If you love technical trails but have been put off by too-narrow La Sportiva shoe models in the past, you’ll be happy to know the Cyklon is very accommodating in the midsole, and the shoe works for many different foot shapes. The BOA Fit System dial works expertly to lock in the fit but may come detached from the shoe if jammed against a rock. It’s happened to me a few times, but the BOA reattaches easily with little issue.

Read our La Sportiva Cyklon review to learn more.

Shop the Men's La Sportiva CyklonShop the Women's La Sportiva Cyklon

La Sportiva Cyklon

The La Sportiva Cyklon. Photo: iRunFar/Bryon Powell

Best Shoes: Saucony Peregrine 12 ($130)

Saucony Peregrine 12 - product photoOne of our testers called the Saucony Peregrine 12 a “simple” shoe. But this is not a criticism; it’s a compliment! Compared to many modern trail running shoes, it’s missing some things. The Peregrine 12 doesn’t have a carbon plate, maximum cushion, or a rocker. Refreshingly, it’s just a trail shoe. It’s targeting a corner of the market that’s lacking a lot of other options.

What makes this shoe one of our picks for mountain running is its versatility and ability to take whatever terrain you can throw at it. Saucony has put a lot of time and effort into improvements for this 12th edition. In the last couple of iterations, the Peregrine has returned to the initial model — a trail running shoe that is kind of light, kind of fast, kind of luggy,  and serves a large market by working for a variety of conditions.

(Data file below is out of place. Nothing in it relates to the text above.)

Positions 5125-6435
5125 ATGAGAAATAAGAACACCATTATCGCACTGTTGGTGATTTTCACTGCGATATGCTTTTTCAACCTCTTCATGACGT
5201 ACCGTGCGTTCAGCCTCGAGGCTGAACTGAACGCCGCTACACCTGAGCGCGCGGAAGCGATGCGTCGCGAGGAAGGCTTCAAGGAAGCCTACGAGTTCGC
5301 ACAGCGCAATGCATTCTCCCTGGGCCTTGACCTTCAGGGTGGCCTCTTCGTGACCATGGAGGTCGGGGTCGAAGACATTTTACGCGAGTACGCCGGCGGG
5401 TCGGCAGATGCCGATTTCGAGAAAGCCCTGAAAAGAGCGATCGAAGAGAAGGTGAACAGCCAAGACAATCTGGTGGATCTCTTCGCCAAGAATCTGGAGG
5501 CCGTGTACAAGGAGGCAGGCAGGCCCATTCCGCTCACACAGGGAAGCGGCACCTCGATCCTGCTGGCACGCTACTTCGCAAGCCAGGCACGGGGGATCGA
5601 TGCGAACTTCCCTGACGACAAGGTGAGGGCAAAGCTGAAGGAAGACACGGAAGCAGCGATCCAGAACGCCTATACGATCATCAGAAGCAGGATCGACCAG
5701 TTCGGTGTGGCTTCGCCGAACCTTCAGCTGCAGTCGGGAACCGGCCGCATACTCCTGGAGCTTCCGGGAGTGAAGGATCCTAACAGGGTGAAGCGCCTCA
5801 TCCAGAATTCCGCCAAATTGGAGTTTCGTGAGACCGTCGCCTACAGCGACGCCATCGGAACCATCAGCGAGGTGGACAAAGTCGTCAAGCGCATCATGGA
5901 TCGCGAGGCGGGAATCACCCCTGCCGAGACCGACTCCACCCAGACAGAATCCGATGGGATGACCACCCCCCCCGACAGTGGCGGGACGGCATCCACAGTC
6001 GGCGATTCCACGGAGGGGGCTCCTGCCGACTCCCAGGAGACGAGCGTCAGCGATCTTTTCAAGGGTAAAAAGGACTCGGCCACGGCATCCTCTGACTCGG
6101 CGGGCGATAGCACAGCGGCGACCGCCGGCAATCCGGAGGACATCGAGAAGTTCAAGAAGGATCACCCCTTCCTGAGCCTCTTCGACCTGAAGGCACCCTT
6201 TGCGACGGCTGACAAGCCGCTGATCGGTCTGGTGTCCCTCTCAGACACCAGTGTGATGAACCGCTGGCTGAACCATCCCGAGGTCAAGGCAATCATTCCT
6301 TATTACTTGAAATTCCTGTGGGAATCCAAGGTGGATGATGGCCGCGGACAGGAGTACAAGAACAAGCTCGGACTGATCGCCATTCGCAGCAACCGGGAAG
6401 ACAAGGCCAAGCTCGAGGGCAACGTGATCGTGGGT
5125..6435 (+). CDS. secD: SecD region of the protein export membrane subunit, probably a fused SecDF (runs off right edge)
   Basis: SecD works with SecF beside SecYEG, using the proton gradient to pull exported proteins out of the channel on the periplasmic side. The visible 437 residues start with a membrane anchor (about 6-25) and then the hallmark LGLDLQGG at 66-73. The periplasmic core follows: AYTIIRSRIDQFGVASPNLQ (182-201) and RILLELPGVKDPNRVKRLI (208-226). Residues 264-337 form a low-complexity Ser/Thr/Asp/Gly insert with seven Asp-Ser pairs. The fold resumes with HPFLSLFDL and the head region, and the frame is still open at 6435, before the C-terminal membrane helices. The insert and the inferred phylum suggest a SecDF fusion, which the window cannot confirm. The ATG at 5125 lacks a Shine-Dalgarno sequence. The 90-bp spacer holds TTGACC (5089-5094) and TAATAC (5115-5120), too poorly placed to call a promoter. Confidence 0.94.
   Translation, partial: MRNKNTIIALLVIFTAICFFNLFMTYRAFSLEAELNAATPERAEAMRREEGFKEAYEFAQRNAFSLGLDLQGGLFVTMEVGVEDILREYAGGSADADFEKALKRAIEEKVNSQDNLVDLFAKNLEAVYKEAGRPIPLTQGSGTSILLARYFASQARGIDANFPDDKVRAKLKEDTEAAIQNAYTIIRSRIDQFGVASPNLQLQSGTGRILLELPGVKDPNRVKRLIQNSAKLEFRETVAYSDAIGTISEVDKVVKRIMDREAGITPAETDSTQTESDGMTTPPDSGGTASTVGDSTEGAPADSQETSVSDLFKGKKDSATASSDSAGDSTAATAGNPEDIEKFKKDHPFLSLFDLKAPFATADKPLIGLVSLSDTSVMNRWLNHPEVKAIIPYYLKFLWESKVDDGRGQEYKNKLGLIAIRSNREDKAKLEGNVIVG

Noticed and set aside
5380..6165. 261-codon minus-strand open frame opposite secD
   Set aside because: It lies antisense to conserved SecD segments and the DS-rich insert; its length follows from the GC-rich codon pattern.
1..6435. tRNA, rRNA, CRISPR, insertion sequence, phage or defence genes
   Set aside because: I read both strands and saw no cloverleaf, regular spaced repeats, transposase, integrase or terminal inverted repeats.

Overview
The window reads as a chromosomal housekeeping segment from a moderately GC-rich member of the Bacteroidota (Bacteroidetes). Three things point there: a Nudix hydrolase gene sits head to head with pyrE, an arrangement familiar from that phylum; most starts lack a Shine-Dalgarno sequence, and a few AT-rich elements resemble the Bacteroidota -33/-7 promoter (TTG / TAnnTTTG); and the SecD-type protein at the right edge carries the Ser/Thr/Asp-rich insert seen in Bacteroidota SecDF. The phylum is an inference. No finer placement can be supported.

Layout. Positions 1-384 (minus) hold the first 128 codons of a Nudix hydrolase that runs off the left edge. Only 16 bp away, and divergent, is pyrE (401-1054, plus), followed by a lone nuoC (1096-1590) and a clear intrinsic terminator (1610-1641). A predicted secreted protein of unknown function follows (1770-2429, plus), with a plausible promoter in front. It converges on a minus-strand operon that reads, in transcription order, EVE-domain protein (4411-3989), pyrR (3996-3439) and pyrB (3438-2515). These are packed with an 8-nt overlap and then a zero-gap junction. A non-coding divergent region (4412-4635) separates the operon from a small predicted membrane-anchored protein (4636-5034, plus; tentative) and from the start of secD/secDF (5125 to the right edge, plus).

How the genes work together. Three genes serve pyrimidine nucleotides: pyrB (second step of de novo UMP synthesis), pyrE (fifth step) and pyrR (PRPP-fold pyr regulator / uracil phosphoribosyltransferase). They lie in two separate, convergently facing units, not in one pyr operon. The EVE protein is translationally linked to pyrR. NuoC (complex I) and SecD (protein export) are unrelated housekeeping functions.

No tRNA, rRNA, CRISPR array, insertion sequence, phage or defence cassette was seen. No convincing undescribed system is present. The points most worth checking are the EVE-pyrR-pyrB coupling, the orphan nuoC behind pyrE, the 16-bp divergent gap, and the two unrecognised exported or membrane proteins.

The Peregrine 12’s improved tread compound, which is much stickier than the Peregrine 11, excels on and off-trail, and through muddy or sloppy conditions. The shoe weighs less than 10 ounces and boasts some “fast” characteristics but provides enough cushion for long-distance.

Read our in-depth Saucony Peregrine 12 review and see our best trail running shoes guide to learn more.

Shop the Men's Saucony Peregrine 12Shop the Women's Saucony Peregrine 12

Saucony Peregrine 12

The Saucony Peregrine 12. Photo: iRunFar/Bryon Powell

Best Hydration Pack: Salomon Adv Skin 12 ($160)